The United States has traditionally taken a libertarian approach to data privacy: “what is not forbidden is permitted.” Outside sensitive sectors such as health (HIPAA) and finance (GLBA), the United States was historically content to let the market police itself. The European approach, perhaps reflecting the trauma of 20th century totalitarian surveillance, is different. E.U. nations have comprehensive data protection laws enforced by dedicated data protection authorities (DPAs). Thus, the EU permits data collection, but regulates it much more tightly than the United States, which is content with its piece-meal approach.
The United States and the EU reconciled these two divergent philosophies by a bilateral protocol known as Safe Harbor. Companies certified under Safe Harbor would be deemed to comply with EU data regulations as well. The arrangement worked well until 2015, when the European Court of Justice handed down the Schrems decision, holding that that Safe Harbor did not adequately safeguard personal data and therefore violated the EU’s Data Protection Directive.
Schrems left American and EU negotiators scrambling to develop an alternative framework. The negotiators agreed on a new framework dubbed “Privacy Shield” in February 2016. The European Commission approved Privacy Shield in July 2016. The Commission’s decision meant that American companies adhering to the Privacy Shield protocol complied with EU law requiring that data transfer be limited to countries with “adequate” data protection.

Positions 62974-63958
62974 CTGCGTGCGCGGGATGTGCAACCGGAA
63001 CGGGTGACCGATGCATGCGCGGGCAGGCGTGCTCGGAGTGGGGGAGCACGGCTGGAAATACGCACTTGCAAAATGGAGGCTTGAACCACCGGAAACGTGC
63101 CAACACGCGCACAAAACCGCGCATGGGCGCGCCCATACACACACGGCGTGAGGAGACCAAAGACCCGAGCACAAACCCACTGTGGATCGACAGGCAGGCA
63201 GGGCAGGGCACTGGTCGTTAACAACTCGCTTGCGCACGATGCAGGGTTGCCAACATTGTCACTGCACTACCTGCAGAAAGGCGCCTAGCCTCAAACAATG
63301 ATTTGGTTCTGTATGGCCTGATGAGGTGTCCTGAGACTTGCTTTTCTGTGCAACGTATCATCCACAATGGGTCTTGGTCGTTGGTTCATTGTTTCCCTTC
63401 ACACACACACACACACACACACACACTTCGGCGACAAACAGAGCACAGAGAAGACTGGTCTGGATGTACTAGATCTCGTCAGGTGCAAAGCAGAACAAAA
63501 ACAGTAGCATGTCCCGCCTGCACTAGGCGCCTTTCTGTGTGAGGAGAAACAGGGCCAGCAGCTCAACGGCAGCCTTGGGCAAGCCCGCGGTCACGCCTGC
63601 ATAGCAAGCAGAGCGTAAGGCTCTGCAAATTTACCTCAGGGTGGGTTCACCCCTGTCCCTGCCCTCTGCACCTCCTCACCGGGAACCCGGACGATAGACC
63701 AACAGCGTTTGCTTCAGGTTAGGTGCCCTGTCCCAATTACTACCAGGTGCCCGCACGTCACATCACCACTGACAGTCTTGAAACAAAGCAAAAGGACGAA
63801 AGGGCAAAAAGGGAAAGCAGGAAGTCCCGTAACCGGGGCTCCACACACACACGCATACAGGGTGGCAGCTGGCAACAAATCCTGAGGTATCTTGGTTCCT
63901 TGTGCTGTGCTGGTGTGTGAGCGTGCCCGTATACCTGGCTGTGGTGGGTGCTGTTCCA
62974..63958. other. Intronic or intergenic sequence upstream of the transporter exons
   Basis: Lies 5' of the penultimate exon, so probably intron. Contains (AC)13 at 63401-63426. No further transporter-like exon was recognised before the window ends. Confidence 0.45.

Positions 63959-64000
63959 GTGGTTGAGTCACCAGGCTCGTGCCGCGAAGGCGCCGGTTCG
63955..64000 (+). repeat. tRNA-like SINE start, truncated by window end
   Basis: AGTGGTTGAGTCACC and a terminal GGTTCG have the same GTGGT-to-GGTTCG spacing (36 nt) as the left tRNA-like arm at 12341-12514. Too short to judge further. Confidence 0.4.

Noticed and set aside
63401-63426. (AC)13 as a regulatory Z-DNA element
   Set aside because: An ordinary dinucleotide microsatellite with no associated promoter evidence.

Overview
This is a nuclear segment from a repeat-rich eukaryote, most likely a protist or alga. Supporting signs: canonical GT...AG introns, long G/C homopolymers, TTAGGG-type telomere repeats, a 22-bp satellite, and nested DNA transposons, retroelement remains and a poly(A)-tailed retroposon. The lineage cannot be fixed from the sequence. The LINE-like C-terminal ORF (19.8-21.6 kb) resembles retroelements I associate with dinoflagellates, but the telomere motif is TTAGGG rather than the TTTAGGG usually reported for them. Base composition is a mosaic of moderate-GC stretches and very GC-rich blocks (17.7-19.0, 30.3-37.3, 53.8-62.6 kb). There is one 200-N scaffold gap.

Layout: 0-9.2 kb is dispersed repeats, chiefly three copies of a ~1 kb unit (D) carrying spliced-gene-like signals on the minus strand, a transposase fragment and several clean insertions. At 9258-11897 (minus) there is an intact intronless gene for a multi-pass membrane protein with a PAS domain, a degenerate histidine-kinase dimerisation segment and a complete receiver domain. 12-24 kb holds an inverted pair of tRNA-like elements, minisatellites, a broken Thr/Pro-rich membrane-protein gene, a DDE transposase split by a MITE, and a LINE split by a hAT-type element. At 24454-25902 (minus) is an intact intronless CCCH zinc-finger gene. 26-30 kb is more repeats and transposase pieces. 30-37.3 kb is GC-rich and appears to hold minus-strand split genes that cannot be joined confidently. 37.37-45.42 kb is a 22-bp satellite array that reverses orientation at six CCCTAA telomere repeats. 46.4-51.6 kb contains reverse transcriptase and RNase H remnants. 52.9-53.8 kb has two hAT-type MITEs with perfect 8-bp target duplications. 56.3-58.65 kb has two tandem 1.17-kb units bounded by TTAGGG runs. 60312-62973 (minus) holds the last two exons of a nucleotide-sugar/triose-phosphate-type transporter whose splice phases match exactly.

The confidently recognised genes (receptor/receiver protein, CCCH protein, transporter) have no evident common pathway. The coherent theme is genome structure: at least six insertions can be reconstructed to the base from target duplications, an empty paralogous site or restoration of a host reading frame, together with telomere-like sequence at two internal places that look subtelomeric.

The “adequacy” determination immediately attracted critics who contended that Privacy Shield was not sufficiently robust to protect EU citizen data. The continued viability of the Privacy Shield regime has thus always been precarious. Three recent developments have highlighted this precariousness.
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Source: Lexology – Poyner Spruill LLPSaad Gul and Michael E. Slipsky